Smaller applications download faster, install faster, load faster and run faster. Dotfuscator's pruning feature statically analyzes your code to find the unused types, methods, and fields, and removes them. Dotfuscator also removes debug information and non-essential metadata from a MSIL file as it processes it, making the application smaller and reducing the data available to an attacker.
The static analysis works by traversing your code, starting at a set of methods called “triggers," or entry points. In general, any method that you expect external applications to call must be defined as a trigger. For example, in a simple standalone application, the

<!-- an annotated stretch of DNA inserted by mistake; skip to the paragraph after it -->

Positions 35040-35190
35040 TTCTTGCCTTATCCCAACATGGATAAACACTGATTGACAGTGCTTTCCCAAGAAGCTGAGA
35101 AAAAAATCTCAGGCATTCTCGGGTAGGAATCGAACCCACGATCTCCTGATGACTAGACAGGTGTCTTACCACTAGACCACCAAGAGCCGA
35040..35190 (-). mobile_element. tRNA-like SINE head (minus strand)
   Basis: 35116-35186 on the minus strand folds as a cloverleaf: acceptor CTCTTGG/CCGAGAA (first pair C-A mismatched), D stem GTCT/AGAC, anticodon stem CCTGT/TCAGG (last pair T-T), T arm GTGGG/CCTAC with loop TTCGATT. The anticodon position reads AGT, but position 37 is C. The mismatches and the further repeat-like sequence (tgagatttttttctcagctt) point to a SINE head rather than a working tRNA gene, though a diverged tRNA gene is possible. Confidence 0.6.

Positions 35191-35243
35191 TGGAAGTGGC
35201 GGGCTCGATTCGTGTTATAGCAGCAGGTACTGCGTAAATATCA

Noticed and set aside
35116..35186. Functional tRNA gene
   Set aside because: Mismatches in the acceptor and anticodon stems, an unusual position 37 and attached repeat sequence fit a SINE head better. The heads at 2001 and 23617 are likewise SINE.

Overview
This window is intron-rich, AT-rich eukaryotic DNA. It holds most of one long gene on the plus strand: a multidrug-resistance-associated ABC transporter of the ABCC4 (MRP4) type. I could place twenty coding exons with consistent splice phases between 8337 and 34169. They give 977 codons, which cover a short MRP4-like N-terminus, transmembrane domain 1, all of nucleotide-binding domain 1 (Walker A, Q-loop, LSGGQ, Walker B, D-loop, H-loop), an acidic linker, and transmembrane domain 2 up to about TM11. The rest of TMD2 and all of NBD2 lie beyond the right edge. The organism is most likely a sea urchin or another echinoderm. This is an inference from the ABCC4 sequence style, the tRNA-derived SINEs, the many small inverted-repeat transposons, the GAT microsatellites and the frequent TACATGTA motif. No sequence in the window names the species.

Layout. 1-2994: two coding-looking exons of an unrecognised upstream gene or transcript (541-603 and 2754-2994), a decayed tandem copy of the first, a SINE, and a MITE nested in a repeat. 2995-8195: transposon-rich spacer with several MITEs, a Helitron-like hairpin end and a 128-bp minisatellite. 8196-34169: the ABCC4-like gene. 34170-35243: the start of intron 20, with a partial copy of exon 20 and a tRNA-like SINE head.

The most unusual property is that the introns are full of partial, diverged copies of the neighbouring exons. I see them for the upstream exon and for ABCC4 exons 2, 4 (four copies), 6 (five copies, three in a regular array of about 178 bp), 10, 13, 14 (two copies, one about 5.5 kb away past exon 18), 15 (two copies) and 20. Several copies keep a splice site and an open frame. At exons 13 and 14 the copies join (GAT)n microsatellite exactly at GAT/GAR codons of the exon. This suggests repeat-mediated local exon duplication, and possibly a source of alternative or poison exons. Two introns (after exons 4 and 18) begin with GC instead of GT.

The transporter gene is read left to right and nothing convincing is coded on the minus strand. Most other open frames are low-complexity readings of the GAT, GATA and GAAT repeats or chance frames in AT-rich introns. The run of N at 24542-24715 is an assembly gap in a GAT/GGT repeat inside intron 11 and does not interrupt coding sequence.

Main method would be defined as a trigger. An assembly can have more than one trigger defined for it.
Note that turning on library mode for an assembly causes Dotfuscator to treat all visible types and members as entry points, automatically.
As Dotfuscator traverses each trigger method’s code, it notes which fields, methods, and types are being used. It then analyses all the called methods in a similar manner. The process continues until all called methods have been analyzed. Upon completion, Dotfuscator is able to determine a minimum set of types and their members necessary for the application to run. Only these types are included in the output assembly.
Dotfuscator generates a removal report in XML format that lists all input assemblies and how each was pruned. Each assembly listing has a listing of types and their members (methods, fields, properties, etc.) along with an attribute indicating whether the item was pruned or not. The report also describes how managed resources attached to each assembly were pruned. At the end, the report provides a statistics section regarding the overall effectiveness of pruning.